Beware Mold Growth After Irene Floods

Friday, Sep 2, 2011  |  Updated 5:47 PM EDT
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Mold growth is a huge concern after Irene -- and the first step to addressing it is getting the water out as quickly as possible. Dr. Jordan Josephson discusses how to guard against mold issues.

Mold growth is a huge concern after Irene -- and the first step to addressing it is getting the water out as quickly as possible. Dr. Jordan Josephson discusses how to guard against mold issues.

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State health officials are warning New Yorkers to be on the lookout for mold growth if their homes experienced water damage from Irene. Exposure to mold can cause cause adverse health effects in some people.

While not likely to trigger infections in most healthy people, mold infections can compromise those with severely suppressed immune systems. The most common effects from mold are allergic responses from breathing airborne mold -- including aggravated hay fever or asthma symptoms, and irritation of the eyes, nose, throat or lungs.

The state Health Department said it's recommending the following steps to reducing the potential risk of mold:

  • Promptly remove standing water and all porous wet materials such as carpeting, saturated wallboard (sheetrock) and upholstered furniture from the home.
  • Aggressively ventilate the home to dissipate moisture by opening windows and using fans, if available. Dehumidifiers are useful in enclosed areas or when windows need to be closed because of rain or high humidity.
  • Clean mold from small areas on hard surfaces, such as wood or concrete, by scrubbing the area with a cleaning rag wetted with diluted detergent. Rubber gloves and a dust mask can be used to minimize direct exposure to contaminants and cleaning products.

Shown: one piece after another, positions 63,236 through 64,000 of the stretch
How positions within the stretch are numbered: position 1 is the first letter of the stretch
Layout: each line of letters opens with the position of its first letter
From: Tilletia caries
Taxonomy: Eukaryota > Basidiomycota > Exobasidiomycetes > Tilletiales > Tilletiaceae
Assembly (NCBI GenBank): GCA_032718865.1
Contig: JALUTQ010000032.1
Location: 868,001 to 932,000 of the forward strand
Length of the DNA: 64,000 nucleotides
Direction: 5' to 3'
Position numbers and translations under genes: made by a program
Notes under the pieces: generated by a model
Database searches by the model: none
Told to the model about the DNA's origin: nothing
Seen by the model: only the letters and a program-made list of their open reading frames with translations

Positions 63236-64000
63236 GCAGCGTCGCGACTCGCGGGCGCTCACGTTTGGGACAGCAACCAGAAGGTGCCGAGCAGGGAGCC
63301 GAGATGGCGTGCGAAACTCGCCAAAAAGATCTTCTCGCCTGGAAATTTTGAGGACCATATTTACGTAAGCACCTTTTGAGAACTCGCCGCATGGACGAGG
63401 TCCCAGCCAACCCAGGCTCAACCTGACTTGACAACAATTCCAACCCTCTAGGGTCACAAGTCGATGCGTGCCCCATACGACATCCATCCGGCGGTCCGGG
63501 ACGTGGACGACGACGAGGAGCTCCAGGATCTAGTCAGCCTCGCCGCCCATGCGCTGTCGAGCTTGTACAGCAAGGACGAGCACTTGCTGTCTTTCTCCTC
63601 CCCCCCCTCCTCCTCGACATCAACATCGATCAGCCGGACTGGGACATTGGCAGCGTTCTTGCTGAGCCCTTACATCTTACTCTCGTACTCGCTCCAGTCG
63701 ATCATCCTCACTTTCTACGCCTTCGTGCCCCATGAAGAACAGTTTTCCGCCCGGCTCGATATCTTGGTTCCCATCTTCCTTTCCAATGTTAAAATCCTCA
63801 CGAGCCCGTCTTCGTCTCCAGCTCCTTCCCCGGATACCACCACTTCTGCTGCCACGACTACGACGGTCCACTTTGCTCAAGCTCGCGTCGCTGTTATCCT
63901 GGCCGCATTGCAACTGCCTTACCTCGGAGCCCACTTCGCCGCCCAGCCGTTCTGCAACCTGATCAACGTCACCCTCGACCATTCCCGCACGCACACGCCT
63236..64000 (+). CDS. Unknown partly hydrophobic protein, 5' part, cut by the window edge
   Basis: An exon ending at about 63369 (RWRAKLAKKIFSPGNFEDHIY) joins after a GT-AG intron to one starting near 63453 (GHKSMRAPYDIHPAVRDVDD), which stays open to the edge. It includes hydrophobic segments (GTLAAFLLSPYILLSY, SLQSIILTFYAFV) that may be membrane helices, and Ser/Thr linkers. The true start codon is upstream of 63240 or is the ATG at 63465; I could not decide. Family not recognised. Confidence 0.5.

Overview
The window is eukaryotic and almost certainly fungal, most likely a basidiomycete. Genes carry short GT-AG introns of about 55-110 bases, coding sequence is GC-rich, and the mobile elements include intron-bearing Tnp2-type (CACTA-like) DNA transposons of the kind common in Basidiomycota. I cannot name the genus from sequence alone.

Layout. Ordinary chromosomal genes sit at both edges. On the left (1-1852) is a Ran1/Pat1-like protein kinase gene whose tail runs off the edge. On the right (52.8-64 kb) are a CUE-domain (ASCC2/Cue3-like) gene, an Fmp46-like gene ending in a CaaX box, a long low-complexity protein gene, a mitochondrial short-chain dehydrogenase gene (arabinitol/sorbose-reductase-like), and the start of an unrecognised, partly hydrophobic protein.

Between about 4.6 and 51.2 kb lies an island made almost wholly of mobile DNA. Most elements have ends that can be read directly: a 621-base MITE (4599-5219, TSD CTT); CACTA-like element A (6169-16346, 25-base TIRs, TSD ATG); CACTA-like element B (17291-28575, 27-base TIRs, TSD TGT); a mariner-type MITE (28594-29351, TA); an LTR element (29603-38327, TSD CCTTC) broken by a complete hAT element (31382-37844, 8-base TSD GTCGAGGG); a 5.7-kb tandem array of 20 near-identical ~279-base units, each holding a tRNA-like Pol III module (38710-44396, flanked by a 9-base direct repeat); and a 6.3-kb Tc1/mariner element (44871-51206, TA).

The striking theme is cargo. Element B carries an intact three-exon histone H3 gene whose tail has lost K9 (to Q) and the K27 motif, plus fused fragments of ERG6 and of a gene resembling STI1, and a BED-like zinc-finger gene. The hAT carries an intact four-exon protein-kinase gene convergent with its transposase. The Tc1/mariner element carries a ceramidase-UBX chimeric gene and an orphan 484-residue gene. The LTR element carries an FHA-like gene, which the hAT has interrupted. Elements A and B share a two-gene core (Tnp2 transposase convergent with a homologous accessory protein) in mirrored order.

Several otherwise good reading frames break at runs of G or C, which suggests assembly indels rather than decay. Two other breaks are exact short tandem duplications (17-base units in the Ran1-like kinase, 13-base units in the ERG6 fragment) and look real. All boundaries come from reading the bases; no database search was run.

• Discard porous materials such as drywall, carpeting, upholstered furniture and ceiling tiles with extensive mold growth.
  • Check routinely for new mold growth or signs of moisture that may indicate the need for cleanup, home repair, or removal of affected materials. A mold problem can usually be seen or smelled. Mold growth may often appear as slightly furry, discolored, or slimy patches that increase in size as they grow. Molds also produce a musty odor that may be the first indication of a problem. The best way to find mold is to examine areas for visible signs of mold growth or water staining, or follow your nose to the source of the odor. Be careful when using household cleaners or disinfectant products. Read and follow all label directions and warning labels before mixing any products. Mixing some products (for example, products containing ammonia and bleach) can create hazardous fumes.
  • Keep children away from both cleaning products and areas where mold is present. Individuals with known mold allergies or asthma should not clean or remove mold, as their condition may be aggravated.
  • Hire an experienced professional for a large mold problem, or if you are highly sensitive to mold.

For more information, visit the state's Health Department website.

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